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Date: Wed, 08 Dec 1999 23:05:45 -0600
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Subject: Treasury Admits Destroying More Indian Trust Funds Records 
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Dec 8, 1999 - 10:13 PM 

Treasury Admits Destroying More Indian Trust Funds Records 
By Matt Kelley
Associated Press Writer

WASHINGTON (AP) - After a federal judge chided the Treasury Department for
covering up the shredding of 162 boxes of records, government lawyers admit
the department destroyed still more potential evidence in a lawsuit over
American Indian trust funds. 

The destruction of computerized check records was disclosed Tuesday in a
letter to a court-appointed investigator overseeing documents in the case.
The Associated Press obtained a copy of the letter Wednesday. 

On Monday, U.S. District Judge Royce Lamberth accused Treasury Department
lawyers of lying to him about trust fund records. The judge released a
report by the investigator saying government lawyers kept quiet about the
document shredding for more than three months. 

"It's just weird that a few days after the report, there's another
revelation they destroyed additional information," said Keith Harper, a
lawyer for Indians suing the government, claiming multibillion-dollar
mismanagement of their trust accounts. 

Justice Department lawyer Brian Ferrell told the investigator, Alan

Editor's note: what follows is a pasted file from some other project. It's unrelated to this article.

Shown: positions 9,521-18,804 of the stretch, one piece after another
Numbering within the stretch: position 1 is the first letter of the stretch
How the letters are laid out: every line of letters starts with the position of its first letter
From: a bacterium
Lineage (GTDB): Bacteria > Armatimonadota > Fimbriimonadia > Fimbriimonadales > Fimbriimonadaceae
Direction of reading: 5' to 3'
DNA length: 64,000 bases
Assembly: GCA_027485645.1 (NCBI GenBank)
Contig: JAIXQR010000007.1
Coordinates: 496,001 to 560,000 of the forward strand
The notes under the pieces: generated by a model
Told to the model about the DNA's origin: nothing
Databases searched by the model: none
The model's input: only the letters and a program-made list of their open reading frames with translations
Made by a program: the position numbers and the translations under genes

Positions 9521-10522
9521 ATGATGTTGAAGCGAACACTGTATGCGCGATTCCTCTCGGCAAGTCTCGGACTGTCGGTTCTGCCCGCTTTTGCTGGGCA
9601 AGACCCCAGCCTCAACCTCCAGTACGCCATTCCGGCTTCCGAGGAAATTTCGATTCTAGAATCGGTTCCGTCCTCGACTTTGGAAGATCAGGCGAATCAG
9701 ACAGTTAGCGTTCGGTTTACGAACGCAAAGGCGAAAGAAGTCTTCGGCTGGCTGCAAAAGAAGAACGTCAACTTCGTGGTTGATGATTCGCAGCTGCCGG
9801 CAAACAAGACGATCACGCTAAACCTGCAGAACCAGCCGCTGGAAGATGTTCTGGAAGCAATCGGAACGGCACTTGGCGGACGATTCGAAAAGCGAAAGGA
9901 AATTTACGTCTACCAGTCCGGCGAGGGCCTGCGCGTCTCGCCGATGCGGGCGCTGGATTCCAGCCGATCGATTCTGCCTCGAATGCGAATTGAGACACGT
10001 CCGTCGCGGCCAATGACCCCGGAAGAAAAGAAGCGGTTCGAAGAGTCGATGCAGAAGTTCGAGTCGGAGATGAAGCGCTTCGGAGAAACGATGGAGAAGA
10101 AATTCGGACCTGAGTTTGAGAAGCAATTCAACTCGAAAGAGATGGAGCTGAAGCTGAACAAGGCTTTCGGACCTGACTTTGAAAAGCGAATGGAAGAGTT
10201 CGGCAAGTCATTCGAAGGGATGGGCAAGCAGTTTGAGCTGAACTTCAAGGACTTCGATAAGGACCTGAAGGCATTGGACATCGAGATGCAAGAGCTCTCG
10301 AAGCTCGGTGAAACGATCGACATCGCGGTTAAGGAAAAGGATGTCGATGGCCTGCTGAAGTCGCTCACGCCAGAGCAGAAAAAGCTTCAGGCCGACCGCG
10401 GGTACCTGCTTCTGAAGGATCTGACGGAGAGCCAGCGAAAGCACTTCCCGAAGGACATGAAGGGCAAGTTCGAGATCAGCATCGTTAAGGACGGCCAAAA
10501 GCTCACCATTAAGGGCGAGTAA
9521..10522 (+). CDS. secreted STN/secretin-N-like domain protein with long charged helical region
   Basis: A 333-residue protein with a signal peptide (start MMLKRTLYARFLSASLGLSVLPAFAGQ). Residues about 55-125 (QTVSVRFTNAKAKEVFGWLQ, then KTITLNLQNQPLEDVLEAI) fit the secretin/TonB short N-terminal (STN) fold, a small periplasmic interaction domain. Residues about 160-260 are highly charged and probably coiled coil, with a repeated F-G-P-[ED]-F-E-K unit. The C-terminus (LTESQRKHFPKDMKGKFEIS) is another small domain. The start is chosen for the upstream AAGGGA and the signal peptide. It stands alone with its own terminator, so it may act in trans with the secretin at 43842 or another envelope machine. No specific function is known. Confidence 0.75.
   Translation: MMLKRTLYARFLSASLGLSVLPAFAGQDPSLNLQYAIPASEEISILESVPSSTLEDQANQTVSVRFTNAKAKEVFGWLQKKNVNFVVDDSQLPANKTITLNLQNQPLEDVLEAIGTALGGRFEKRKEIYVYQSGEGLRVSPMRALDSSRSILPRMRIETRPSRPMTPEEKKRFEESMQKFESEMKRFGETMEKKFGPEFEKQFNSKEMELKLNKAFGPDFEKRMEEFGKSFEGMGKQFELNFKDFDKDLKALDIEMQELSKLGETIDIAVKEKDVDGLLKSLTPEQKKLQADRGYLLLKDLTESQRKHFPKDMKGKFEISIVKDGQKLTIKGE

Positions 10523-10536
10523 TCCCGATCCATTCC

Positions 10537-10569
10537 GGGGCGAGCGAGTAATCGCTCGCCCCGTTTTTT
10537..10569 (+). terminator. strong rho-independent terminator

Balaran, in the letter that Treasury Department officials "recently
discovered" the deletion of computer files. In June 1998, Ferrell wrote,
Treasury workers deleted information older than seven years from the
department's check payment and reconciliation system. 

Information from that system could have helped track payments made to
Indian trust account holders, Harper said. 

In a letter to Ferrell, Treasury Department lawyer Walter Eccard said he
didn't discover the June 1998 data deletions until after Nov. 23. On that
day, Eccard had told Ferrell that "preliminary information" indicated no
such check information had been destroyed. 

The Treasury Department has since halted its routine purges of old
information from that computer system, Eccard wrote to Ferrell. 

Ferrell did not return a telephone message seeking comment Wednesday evening. 

In his report Monday, Balaran said Treasury Department lawyers "at a
minimum" violated their oaths as attorneys by waiting more than 14 weeks to
tell Lamberth about the shredding of 162 boxes of files. Those files likely
contained copies of checks to Indian account holders that were never
cashed, Balaran's report said. 

The shredding started in November 1998 on the same day Treasury Department
officials were telling Lamberth about destroying microfilm. In February,
Lamberth held then-Treasury Secretary Robert Rubin and Interior Secretary
Bruce Babbitt in contempt of court for their agencies' missteps in turning
over documents. 

Lamberth wrote Monday that he was "deeply disturbed" by the delay and
accused government lawyers of making false assurances that the document
problems had been solved. 

The Indians' lawyers said last month they would seek another contempt
citation after Balaran found trust fund documents dumped into a shed with
used tires and other debris on a North Dakota reservation. 

AP-ES-12-08-99 2008EST 

Reprinted under the Fair Use doctrine 
of international copyright law.
           Tsonkwadiyonrat (We are ONE Spirit)

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